Banks identified as systemically important need an explicit guarantee of state backing to match their extra capital requirements, according to Denmark’s Economic Council.
March 14 proposals by a government-backed committee on how to treat Denmark’s too-big-to-fail lenders should make clear that the state would be willing to bail them out, said Claus Thustrup Kreiner, co-chair of the government-backed council in Copenhagen. Vagueness in the existing text will only deter bond investors and raise bank funding costs, he said.
“The moral hazard issue is created as soon as any level of government support is introduced,” Kreiner said in an interview. “We prefer to have clarity and transparency over uncertainty and to make the public backing explicit.”
The Economic Council is adding its voice to a debate that has pitted Denmark’s biggest banks against its policy makers. The six lenders identified by a public committee as too big to fail say they need to be shielded from Danish bail-in laws for their designation to be meaningful. The government and central bank counter that such a step would encourage banks to take greater risks and place too big a burden on the state.
“The challenge is to match government guarantees to capital requirements,” Kreiner said. That will help “avoid making state backing a competitive advantage,” he said.
The Association of Danish Mortgage Banks is holding a town hall today in an effort to persuade lawmakers to soften the Sifi proposals. The event will seek to show how the recommendations risk raising capital costs and withholding credit from an economy struggling to recover from a burst housing bubble and a spate of regional bank failures, according to the association’s deputy director, Peter Jayaswal.
The March proposals, which have yet to be passed by lawmakers, seek to raise capital requirements for systemically important financial institutions by as much as 5 percentage points. Committee Chairman Michael Moeller said this month the door should be opened to the option of bailouts, though “the state shouldn’t give a guarantee, binding for all future, completely independent of the situation.”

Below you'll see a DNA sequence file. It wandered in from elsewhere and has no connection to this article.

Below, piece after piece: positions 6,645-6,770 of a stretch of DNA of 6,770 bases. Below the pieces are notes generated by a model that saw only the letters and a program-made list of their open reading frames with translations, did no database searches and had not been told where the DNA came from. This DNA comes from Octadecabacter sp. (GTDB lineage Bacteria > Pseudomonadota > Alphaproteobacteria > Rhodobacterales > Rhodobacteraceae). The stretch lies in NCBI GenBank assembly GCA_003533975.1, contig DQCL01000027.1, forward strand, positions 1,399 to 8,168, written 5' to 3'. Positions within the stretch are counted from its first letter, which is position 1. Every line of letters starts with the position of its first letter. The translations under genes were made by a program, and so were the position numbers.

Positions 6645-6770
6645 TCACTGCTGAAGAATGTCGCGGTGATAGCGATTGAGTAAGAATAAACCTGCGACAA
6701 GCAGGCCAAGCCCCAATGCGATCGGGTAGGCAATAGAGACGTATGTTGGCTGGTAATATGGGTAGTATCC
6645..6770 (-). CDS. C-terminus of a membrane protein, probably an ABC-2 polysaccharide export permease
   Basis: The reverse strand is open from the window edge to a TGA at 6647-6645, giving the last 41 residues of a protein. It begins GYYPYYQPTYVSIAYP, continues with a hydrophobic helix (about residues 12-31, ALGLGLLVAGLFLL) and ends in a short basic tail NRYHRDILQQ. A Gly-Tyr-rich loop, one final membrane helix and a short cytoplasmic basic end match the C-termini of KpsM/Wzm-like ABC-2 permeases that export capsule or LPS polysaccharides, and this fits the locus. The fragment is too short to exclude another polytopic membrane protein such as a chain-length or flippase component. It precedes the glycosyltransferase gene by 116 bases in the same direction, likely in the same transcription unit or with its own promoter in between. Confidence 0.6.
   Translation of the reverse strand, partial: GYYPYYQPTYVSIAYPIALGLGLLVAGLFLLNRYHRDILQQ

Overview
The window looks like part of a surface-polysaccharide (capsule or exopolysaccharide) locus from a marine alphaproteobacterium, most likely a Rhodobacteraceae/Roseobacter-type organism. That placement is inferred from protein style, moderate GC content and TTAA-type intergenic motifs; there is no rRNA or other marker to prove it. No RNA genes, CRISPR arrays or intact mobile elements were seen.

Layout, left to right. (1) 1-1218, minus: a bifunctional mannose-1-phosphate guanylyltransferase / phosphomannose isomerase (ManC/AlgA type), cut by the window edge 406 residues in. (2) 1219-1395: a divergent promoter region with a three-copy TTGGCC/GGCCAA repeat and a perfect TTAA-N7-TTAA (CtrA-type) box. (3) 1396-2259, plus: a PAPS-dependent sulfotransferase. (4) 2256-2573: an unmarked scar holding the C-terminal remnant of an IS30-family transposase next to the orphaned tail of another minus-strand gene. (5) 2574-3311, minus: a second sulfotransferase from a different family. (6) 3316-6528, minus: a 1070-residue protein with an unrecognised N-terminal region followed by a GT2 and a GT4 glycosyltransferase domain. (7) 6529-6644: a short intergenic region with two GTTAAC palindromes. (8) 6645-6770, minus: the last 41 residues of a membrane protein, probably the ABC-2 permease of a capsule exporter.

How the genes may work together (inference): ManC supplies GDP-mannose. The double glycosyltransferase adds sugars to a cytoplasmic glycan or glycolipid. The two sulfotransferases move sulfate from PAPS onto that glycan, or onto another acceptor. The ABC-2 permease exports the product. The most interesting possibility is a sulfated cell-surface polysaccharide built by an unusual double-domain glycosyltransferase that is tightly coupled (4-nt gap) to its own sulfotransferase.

Danske Bank A/S (DANSKE) Chief Financial OfficerHenrik Ramlau-Hansensaid May 2 Denmark should follow neighboring Sweden, where the four largest banks are guaranteed state support in exchange for some of Europe’s toughest capital requirements.
Moody’s Investors Service said last month Denmark’s Sifi proposals won’t provide bondholders more safety and said the framework was unlikely to trigger ratings upgrades. Banks in Sweden enjoy three points on Moody’s government support scale, compared with only one in Denmark.
The rating company ranks Danske Baa1, four grades below the Aa3 rating it gives Nordea Bank AB (NDA) of Sweden. Danske says the lower credit grade adds to funding costs at a time when they’re being asked to raise additional capital.
Danske, Denmark’s biggest bank, estimates it will need to hold 17.6 percent of risk-weighted assets in capital by 2022 to meet the Sifi requirements, according to its first-quarter presentation. The bank’s regulatory capital was 21.6 percent as of March 31, including 3 percent state hybrid debt.
Investors pay about 43 basis points more to insure against a default on senior unsecured debt sold by Danske Bank versus similar contracts on Nordea, according to five-year credit-default swap data compiled by Bloomberg.
Danish banks have struggled to persuade investors they’re as safe as their Swedish rivals after Denmark became the first European Union country to force losses on senior bank creditors within a resolution framework. The 2011 failure of Amagerbanken A/S left most banks in Denmark locked out of funding markets as creditors shunned the nation’s bail-in legislation.
Benny Engelbrecht, who sits on Denmark’s parliamentary committee on bank laws for the ruling Social Democrats, said he’s unlikely to back proposals that move away from Denmark’s practice of bailing in unsecured bank creditors. That stance also applies to systemically important banks, he said.
“We won’t back giving Danish Sifis explicit government support,” he said in an interview earlier this month. Denmark’s financial industry assets are almost four times the size of the $300 billion economy.
Per Callesen, deputy governor of Denmark’s central bank, said in an interview last week financial industry demands they be exempt from bail-in laws are out of step with reality.
“A wish for more explicit government guarantees would be rather uniquely Danish,” Callesen said May 24. “I haven’t heard indications from elsewhere that this would be the preferred route to go down.”
To contact the reporter on this story: Peter Levring in Copenhagen at firstname.lastname@example.org
To contact the editor responsible for this story: Jonas Bergman at email@example.com